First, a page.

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I am used to seeing "leisurely" as an adjective exclusively, as in "walking at a leisurely pace." But today I read it used as an adverb in a New York Times review of "Abraham Lincoln: Vampire Killer." It seems archaic to me to use it so (emphasis added):

[The director's] first American studio effort, “Wanted” (2008), is a modestly diverting if finally tedious exercise in which the stylized violence almost upstages its star, Angelina Jolie. “Wanted” is the kind of contemporary studio fun that shows a bullet exiting a human head in slow motion, giving you time to marvel at how the skin around the wound stretches as the projectile leisurely rips through the skull.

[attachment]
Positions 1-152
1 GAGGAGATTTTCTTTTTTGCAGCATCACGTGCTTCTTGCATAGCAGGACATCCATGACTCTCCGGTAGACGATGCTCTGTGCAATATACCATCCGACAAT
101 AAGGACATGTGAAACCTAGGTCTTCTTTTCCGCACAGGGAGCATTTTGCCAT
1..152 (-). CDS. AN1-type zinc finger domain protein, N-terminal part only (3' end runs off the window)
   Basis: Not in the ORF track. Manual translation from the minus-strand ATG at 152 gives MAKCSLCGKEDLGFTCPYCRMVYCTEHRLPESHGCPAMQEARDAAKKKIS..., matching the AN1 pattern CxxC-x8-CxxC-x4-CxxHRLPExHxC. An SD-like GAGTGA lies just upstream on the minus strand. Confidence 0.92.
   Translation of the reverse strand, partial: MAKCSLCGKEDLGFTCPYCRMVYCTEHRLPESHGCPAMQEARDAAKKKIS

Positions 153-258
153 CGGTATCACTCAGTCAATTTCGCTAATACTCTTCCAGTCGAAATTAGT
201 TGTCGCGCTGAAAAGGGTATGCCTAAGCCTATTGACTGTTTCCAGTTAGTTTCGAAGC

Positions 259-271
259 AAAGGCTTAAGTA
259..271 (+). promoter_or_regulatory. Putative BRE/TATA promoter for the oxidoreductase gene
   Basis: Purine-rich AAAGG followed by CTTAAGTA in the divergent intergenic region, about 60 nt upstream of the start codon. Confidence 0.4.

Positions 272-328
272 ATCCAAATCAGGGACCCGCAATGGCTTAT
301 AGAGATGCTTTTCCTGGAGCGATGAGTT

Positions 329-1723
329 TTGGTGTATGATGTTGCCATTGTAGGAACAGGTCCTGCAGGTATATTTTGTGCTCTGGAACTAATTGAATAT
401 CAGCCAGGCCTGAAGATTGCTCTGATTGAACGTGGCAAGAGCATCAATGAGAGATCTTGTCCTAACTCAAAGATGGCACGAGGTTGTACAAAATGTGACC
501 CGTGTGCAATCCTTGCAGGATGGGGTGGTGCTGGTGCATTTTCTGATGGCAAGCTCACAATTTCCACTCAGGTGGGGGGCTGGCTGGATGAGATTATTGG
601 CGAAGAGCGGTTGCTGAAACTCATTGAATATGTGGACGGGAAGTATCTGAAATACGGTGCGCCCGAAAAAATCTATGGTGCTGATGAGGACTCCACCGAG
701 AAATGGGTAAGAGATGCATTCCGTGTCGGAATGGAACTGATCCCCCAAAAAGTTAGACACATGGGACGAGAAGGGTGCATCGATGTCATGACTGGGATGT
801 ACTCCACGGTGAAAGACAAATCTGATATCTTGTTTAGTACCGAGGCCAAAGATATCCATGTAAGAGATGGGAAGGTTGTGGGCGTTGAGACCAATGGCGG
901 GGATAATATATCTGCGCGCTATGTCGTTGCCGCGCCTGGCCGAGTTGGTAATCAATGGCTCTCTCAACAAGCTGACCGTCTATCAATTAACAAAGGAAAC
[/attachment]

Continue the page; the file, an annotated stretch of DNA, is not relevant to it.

4

My dictionary shows the word as both an adjective and an adverb:

leisurely
(adjective) acting or done at leisure; unhurried or relaxed : a leisurely breakfast at our hotel.
(adverb) without hurry : couples strolled leisurely along.

In your example, it makes sense to use the adverbial form. Why? An adjective would have to modify a noun. What noun would it modify? The writer is not talking about a leisurely projectile, a leisurely wound, leisurely skin, or a leisurely skull. The only thing leisurely in that sentence is the ripping action.

As for describing the formation of an exit wound as leisurely, I don't know if that sounds archaic. Instead, I see the pronounced irony as intentional, as a way to comment on the mood of the director's film.

  • 2
    which dictionary? can you give a reference or link? – Mitch Jun 23 '12 at 14:48